Trioecy in the Marine Mussel Semimytilus algosus (Mollusca, Bivalvia): Stable Sex Ratios Across 22 Degrees of a Latitudinal Gradient
Frontiers in Marine Science
Trioecy, the co-occurrence of males, females and hermaphrodites in natural populations, is a relatively common sexual system in plants, but is rare and poorly understood in animals. Previously, the marine mussel, Semimytilus algosus, has been described as a simultaneous hermaphrodite and there are reports of unisex animals in the wild. Here, we confirm trioecy in this bivalve, the first report of trioecy in the phylum Mollusca. We examined the frequencies of females, males and hermaphrodites in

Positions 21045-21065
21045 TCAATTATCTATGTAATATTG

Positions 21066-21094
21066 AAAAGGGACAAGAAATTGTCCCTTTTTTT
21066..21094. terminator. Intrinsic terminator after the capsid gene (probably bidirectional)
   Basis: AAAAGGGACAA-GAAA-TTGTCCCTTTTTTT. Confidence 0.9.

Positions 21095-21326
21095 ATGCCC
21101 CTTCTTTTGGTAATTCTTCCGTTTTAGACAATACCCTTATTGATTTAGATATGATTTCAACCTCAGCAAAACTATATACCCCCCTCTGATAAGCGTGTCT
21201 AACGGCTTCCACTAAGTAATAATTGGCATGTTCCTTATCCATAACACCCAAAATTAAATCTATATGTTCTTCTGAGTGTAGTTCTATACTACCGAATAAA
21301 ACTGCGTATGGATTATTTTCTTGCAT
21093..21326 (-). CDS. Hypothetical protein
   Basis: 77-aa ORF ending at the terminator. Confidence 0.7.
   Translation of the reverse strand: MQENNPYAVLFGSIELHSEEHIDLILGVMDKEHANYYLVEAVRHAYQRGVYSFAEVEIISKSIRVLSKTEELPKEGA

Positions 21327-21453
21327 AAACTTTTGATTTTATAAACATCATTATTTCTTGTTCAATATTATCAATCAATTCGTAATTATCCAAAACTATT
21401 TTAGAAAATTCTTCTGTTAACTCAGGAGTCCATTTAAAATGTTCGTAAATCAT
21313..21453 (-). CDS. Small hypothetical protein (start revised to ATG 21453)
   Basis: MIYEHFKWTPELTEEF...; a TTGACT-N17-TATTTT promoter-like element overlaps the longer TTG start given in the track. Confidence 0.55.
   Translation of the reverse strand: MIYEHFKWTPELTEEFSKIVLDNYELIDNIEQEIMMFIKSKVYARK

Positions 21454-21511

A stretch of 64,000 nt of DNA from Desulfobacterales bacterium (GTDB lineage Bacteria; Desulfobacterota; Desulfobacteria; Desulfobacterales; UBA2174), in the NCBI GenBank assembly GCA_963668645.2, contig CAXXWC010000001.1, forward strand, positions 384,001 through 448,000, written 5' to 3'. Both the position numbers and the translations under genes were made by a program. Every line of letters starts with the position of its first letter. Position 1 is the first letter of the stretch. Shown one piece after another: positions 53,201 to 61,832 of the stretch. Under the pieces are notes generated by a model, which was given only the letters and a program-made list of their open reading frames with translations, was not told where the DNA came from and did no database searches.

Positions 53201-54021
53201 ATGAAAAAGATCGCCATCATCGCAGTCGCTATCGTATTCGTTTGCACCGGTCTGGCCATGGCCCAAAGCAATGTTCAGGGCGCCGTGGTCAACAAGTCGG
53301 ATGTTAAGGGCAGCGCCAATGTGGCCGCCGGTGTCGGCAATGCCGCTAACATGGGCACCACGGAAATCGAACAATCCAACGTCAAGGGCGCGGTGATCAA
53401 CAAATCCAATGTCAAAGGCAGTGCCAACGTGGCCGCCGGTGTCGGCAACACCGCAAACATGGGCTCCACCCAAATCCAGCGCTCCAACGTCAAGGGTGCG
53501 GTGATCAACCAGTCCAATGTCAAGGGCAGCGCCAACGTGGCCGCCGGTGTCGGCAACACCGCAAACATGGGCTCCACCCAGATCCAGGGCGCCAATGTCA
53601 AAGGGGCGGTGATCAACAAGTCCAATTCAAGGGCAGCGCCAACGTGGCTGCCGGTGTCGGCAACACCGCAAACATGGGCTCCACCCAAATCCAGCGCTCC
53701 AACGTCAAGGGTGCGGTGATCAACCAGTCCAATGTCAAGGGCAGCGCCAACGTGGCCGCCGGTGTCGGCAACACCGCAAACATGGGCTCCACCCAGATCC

... d hermaphrodites in seven natural populations along a latitudinal gradient of ∼2500 km and carried out a phylogenetic analysis with mussel species of the family Mytilidae with known sexual systems. Hermaphrodites (∼95.3%), females (∼3.6%), and males (∼1.1%) were found in all seven populations across the species' range in Chile. The consistent sex ratios across all populations suggest that the sexual system is stable in space. Phylogenetic analysis (mtDNA) of members of the family Mytilidae indicates that this species alone has developed trioecy from dioecious ancestors. As unisex animals were the least common in the wild, it is likely that these animals, especially males, might be in the process of being lost in this species, and that trioecy might be an intermediate step towards gynodioecy or hermaphroditism. The reproductive characteristics of S. algosus make it an excellent model species for the study of the evolution of sexual systems in animals and also possibly the processes underlying sex determination in molluscs.